Let Your Yes Be Yes

Like what seems to be half of the country (at least) my family was waiting for our copy of the latest Disney animated movie to arrive at our house today.  Having pre-ordered it, we had been guaranteed that it would arrive at our house on the release date.  In fact, one of the reasons that I had ordered online was that I was guaranteed a delivery date of the release date.

My five year old was counting down the days by the end of last week.  Every day, he would ask how many more days it was until we would get our movie.  The excitement was building and when the day finally arrived, he would run to the door any time he thought he heard a truck pass by.  Dinner time came and still no package.  I had to run off to a rehearsal, and the package was still not there.  Finally, during my rehearsal, I got a text from my wife telling me that I had a heartbroken boy at home because the movie had not arrived.

I was determined to do something at that point.  When I finally arrived home, I looked through my emails from the online retailer to find that the confirmation email that I had received for the order said that I had a “Guaranteed Delivery Date.”  Well, that seemed odd to me.  Usually, when something is guaranteed, there is something to back it up.  With technology being as it is today, I decided to chat with someone from the retailer online.

After getting nowhere with the initial representative, I asked for a supervisor.  I was not getting the answers that I was looking for.  In fact, I asked the representative multiple times why this retailer would send out an email with a “Guaranteed Delivery Date” listed and then not fulfill that guarantee.  Instead, I continued to get excuses as to why the package hadn’t arrived.

Now, before you accuse me of being a completely arrogant and spoiled brat, let me explain my real issue.  It wasn’t so much that the package hadn’t come, packages come late all the time.  My frustration was that I had ordered something with a “guarantee” on it and that guarantee was not fulfilled.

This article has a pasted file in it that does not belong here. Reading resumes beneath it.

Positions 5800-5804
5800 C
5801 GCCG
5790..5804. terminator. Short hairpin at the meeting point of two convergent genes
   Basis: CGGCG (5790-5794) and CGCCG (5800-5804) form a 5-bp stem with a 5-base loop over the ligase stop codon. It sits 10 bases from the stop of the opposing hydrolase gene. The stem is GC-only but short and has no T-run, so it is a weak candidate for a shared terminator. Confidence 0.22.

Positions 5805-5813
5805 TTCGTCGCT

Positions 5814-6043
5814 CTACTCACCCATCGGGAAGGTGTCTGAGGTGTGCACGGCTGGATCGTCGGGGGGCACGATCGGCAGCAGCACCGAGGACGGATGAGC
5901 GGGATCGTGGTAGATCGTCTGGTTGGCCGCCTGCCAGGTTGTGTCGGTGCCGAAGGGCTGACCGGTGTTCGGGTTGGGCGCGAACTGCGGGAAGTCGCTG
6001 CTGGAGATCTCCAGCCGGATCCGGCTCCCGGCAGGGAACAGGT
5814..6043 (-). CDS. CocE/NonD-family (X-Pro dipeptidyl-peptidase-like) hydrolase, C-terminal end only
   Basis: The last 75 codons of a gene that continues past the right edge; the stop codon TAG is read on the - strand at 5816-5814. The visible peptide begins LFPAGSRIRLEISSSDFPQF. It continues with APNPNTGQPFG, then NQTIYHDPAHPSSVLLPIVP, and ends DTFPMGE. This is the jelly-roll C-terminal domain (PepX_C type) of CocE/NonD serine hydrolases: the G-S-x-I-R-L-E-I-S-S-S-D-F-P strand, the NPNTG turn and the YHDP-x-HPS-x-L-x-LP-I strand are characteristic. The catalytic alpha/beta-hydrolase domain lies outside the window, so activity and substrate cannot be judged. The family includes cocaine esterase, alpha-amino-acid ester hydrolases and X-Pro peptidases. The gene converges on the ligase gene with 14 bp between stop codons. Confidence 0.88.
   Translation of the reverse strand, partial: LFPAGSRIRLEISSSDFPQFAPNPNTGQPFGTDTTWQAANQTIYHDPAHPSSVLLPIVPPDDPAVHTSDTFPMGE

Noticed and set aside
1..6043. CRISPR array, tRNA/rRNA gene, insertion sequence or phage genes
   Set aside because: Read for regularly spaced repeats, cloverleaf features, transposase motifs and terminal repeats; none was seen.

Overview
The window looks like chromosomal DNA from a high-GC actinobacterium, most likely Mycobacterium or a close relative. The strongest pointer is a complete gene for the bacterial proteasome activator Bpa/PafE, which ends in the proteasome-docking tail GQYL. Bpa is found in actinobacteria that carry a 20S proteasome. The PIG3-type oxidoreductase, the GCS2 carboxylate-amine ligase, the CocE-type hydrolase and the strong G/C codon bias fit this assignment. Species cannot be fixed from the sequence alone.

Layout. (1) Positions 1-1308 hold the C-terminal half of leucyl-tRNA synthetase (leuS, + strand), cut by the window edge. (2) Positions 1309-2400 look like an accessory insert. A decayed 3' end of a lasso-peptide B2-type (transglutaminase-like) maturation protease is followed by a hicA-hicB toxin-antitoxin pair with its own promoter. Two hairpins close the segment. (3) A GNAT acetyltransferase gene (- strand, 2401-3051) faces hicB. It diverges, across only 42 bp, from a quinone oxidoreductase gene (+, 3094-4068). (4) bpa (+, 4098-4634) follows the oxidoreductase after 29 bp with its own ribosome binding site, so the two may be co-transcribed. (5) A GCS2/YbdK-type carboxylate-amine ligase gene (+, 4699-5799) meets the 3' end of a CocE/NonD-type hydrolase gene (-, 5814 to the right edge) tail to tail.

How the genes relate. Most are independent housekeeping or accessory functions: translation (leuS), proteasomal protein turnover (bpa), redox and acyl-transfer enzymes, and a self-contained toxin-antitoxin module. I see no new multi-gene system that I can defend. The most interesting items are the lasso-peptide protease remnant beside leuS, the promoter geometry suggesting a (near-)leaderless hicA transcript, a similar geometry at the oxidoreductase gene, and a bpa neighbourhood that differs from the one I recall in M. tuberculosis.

I spoke with the supervisor and got the satisfaction that I was looking for and politely offered to her the advice that they might consider rewording their emails with the phrase “Estimated” rather than “Guaranteed.”  Say what you mean, mean what you say.  Don’t make promises you can’t keep.  Let your “yes” be “yes” and your “no” be “no.”

In fact, in the Book of James in the Bible, the writer uses that last phrase.  In James 5:12, the Message paraphrase puts it like this, “And since you know that he cares, let your language show it. Don’t add words like “I swear to God” to your own words. Don’t show your impatience by concocting oaths to hurry up God. Just say yes or no. Just say what is true. That way, your language can’t be used against you.”  Say what you mean, mean what you say.

It’s a valuable lesson for me to learn.  Do I make promises that I can’t keep?  Worse than that, do I make promises that I have no intention of keeping?  Do I make unreasonable promises?  Words are powerful tools and our words tell a lot about us.  If we flippantly make promises that we can’t keep, what will happen to our reputation, our sense of integrity?  Will people be able to trust what we say if we consistently make promises that are never fulfilled?

I strive to be a man of my word, but I need to be kept in check.  I need people around me to hold me accountable, making sure that I really am who I think that I am and say that I am.  This online retailer came through for me with compensation for their broken guarantee.  I wonder how many times I come through for people when I don’t keep my word.  Sometimes, all it takes is an acknowledgement that we dropped the ball, and that’s enough.  I would have been satisfied with less than what this retailer had given me but I did feel it was important for them to clarify their words in the future.

Take that to heart.  How do you use your words?  What kind of promises do you make?  How well do you keep those promises?  This whole thing gives me cause to stop and think the next time that I am making a promise to someone.  Is my word my bond or am I just filling the air with empty promises?

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